New data from Kantar WorldPanel is giving us some insight as to how often different smartphone types upgrade their devices. According to the study, the average smartphone owner in the U.S. will upgrade after 22 months – a little less than the typical two years most contracts cover. Don’t be surprised to see the number go down in the near future though, as carriers are looking to make their customers upgrade more frequently with payment plans vs contracts.
When it comes to specific smartphone fans and their own upgrade cycles, BlackBerry users beat out everyone else by far. At an average of 32 months between each upgrade, BlackBerry users hold on to their phones twice as long as Lumia owners who upgrade every 16 months. In between these two extremes, iPhone owners change their devices every two years and change (25 months), while Samsung owners only hold on to their phones for a year and a half on average.
As we all know, BlackBerry devices are still very much used in the corporate environment. Companies tend to not upgrade their devices nearly as frequently as regular consumers, so it makes sense that BlackBerry devices outlast their competitors in a category like this. Unfortunately for BlackBerry, having users hold on to their phones longer doesn’t help move more devices off their shelves, so this might not be the ideal achievement for business growth.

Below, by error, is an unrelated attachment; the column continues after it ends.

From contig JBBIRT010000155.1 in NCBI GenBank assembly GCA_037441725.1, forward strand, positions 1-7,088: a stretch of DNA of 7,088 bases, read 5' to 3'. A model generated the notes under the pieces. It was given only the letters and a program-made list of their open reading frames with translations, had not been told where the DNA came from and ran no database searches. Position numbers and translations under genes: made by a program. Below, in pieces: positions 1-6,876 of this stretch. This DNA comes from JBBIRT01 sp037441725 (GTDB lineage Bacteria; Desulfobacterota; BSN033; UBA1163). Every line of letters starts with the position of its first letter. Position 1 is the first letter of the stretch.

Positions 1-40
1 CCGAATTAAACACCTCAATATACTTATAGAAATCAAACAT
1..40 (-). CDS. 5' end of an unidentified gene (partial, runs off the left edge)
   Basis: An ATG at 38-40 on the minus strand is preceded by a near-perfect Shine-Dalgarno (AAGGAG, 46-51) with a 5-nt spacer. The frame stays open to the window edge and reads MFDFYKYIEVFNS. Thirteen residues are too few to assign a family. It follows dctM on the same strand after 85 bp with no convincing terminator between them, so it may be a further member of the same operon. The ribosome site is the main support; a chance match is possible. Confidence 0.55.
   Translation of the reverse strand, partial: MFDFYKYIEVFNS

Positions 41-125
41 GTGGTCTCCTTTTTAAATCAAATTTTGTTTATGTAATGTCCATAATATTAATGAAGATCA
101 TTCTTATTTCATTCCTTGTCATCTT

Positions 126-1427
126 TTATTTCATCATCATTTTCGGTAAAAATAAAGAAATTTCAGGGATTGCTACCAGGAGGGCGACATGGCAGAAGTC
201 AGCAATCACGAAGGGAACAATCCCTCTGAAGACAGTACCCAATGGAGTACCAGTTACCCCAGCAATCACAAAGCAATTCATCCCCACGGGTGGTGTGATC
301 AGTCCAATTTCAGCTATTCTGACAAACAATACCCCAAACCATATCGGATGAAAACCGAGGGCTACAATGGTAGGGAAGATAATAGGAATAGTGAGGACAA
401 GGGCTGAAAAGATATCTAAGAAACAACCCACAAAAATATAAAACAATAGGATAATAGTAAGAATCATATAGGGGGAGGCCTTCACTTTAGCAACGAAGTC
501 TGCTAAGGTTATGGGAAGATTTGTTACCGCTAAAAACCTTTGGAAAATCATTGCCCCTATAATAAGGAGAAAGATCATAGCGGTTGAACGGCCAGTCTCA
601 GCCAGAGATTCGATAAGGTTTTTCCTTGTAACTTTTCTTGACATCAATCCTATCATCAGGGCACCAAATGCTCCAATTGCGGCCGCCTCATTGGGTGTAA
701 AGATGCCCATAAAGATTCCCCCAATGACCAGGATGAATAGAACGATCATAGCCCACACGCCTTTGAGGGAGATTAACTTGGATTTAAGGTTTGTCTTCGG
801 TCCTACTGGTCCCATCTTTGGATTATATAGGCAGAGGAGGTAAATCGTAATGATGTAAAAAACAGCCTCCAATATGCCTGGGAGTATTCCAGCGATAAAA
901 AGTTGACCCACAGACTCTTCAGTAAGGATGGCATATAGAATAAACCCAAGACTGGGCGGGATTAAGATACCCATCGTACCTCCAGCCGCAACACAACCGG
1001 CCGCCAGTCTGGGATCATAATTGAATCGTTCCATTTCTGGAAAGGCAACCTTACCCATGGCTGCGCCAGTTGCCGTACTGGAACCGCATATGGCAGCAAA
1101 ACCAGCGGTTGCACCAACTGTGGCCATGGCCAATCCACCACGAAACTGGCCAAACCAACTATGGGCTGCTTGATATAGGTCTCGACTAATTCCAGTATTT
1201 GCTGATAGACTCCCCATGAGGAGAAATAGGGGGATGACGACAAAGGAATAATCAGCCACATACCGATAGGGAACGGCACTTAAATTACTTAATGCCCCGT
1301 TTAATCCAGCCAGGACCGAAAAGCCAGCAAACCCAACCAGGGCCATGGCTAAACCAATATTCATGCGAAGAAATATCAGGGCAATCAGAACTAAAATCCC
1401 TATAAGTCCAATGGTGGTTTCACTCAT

Apple fans, on the other hand, have upgrade more in the past twelve months than we had seen before. Since the debut of the iPhone 6 and iPhone 6 Plus, 32% of iPhone owners have bought new devices. Compare that to the same span of time in the previous year when only 22% of iPhone owners upgraded, and we see the trend is clearly going up. It’ll be interesting to see how this year’s iPhone 6s launch affects these figures going forward into 2016.